A$AP Rocky – TESTING, Album Review
A$AP Rocky’s 3rd LP certainly lives up to its name, but can be given credit for little else.
After a convoluted rollout which included promises of a Christmas 2017 release, several panned ‘Dummie’ tracks and a predictable stream of snippets, A$AP Rocky’s ‘TESTING’ has arrived as the follow-up to his well-received ‘At.Long.Last.A$AP.’
Rocky’s promise of an album which “tests new sounds” is certainly realised, but is an experiment which, although punctuated by moments showing potential, ultimately falls flat.
‘TESTING’ is keen to present seemingly the entire sonic landscape. If the listener is not being bombarded by all manner of bells, sirens or distortion, they are surely subject to any of the album’s samples, adlibs or backing vocals.
‘Tony Tone’ shows how this idea can be executed effectively, with the hard-hitting drums, buzzsaw-like guitar and arrogant shit-talk of Puff Daddy creating a menacing and moody track that is befitting of the album’s industrial-style promotion. “I could give a fuck about your clique” Rocky sneers, with the arrogant yet charismatic demeanour his fans have come to know and love.
On the flip side, ‘Brotha Man’ is a cluttered and confused track that loses its identity as Rocky competes with a lazy French Montana hook, an unnecessary appearance from Snoop Dogg and a Frank Ocean verse beginning with “You’re a cornstar / All you fuck is corn, parched”. All this takes place against a variety of vocal distortions and a skeletal beat which attempts to break into crescendo as the chorus commences. Simply put, it is a mess.
There are a number of tracks in which Rocky further deviates from a traditional hip-hop sound, and these form some of the album’s lowest points. ‘Kids Turned Out Fine’ is a bland indie rock attempt which exposes Rocky’s lack of singing ability – his voice noticeably quivers over the guitars which support him. ‘Purity’ features a strong contribution from Ocean with a well-utilised Lauryn Hill sample. A potentially beautiful track is ruined as Rocky attempts a rapid-fire flow which grates against the light guitar and gentle crooning – the mood is killed completely.
The heavily anticipated contributions of Kanye West and Tyler, The Creator are nowhere to be found on the album. Features are provided by a range of rap’s personalities. Playboi Carti and Smooky Margielaa are well utilised on ‘Buck Shots’, but Skepta’s appearance on ‘Praise The Lord’ is a let-down, with the track feeling underdeveloped and closer to something off the Cozy Tapes. Kodak Black features in the form of a jailhouse phonecall on ‘Calldrops’ – a bizarre but strangely authentic moment.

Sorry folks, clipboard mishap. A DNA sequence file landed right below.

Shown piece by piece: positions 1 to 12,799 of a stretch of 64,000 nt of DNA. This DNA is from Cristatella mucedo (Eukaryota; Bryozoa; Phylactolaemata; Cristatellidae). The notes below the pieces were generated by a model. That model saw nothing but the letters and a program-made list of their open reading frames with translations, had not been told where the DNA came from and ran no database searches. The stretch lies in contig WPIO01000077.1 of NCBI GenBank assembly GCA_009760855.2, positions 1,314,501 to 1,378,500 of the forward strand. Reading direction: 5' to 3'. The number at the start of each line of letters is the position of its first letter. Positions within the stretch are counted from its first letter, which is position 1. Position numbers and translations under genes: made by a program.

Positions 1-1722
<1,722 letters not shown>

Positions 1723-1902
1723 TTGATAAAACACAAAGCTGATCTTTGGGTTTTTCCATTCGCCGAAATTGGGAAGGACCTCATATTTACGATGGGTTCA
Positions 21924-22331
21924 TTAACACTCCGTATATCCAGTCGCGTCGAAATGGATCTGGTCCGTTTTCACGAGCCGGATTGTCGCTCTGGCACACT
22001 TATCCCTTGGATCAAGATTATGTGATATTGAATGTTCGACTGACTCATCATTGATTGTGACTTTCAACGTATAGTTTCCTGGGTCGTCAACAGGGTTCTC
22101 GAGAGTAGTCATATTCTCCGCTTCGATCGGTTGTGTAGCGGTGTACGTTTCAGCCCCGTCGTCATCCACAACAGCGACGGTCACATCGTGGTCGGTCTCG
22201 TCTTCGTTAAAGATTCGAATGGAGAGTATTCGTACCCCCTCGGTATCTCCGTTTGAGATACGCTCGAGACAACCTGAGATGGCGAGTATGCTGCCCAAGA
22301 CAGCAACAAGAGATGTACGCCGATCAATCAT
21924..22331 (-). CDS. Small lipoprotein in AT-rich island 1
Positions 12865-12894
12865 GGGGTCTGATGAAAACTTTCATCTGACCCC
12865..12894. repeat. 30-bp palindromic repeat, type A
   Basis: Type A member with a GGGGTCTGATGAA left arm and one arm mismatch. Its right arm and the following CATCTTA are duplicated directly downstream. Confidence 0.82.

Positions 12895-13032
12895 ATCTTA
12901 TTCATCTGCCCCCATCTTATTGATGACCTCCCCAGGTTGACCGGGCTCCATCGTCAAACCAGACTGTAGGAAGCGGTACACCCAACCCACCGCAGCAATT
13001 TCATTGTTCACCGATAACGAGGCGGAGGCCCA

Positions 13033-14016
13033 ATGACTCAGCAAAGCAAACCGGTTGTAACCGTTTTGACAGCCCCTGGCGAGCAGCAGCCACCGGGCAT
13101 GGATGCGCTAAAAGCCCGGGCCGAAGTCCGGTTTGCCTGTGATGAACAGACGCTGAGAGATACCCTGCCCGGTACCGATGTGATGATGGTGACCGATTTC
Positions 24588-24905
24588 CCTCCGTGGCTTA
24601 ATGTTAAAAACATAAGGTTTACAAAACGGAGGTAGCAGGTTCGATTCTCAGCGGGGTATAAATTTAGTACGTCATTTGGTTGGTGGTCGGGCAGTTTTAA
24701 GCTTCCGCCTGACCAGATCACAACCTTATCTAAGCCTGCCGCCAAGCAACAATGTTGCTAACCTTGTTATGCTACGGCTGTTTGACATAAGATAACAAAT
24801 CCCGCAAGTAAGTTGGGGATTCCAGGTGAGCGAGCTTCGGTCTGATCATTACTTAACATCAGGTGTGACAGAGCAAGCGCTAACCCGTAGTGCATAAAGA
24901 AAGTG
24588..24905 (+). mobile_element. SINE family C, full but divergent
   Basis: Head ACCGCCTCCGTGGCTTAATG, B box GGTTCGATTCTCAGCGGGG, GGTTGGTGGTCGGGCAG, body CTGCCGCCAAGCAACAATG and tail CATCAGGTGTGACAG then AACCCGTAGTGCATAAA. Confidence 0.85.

Disappointingly and somewhat surprisingly, ‘TESTING’ emerges as Rocky’s weakest lyrical performance to date. “Took a little detour, but I’m still a rapper / Used to be a d-boy but I’m still a rapper” he states on ‘OG Beeper’, with a stilted delivery that can only be described as uninspired. “Prayin’ for a JFK / All we got was KKK” is one of a number of superficial political comments made by Rocky, this one appearing on ‘Gunz N Butter’, a track sorely lacking in references to the macroeconomic concept.
This is not to say the album is completely devoid of meaningful lyrical content. ‘Black Tux, White Collar’ presents a more introspective side to Rocky’s character, with the reserved delivery of “All my role models either dead or in the pen / I had no choice to be the person that I am” an especially poignant moment. Although the modifications made to the single version are questionable, ‘A$AP Forever’ remains a sterling example of Rocky’s quality when in full flight. His verse is enjoyable and thoughtful; “I’m on my live alone, die VLONE”. The hypnotic chant of “Gang..Gang..” is memorable, and the song remains one of 2018’s best.
“Everything I do groundbreak” Rocky brags on ‘Distorted Records’, a lyric appropriate to the earth-shattering and abrasive opener to the album that continues his streak of quality intros. This may have been true in the past; ‘TESTING’s’ inconsistent nature will surely bring questions about his position in the rap game. It feels as if Rocky was confused about the record; unsure if he was experimenting simply for the sake of it.
On ‘TESTING’, A$AP Rocky has achieved his goal of ‘testing new sounds’ to decidedly mixed results. Whether or not he deserves praise simply for trying remains to be seen.
Favourite Tracks: Distorted Records, A$AP Forever, Tony Tone.
Least Favourite Tracks: Praise The Lord, Brotha Man, OG Beeper, Kids Turned Out Fine.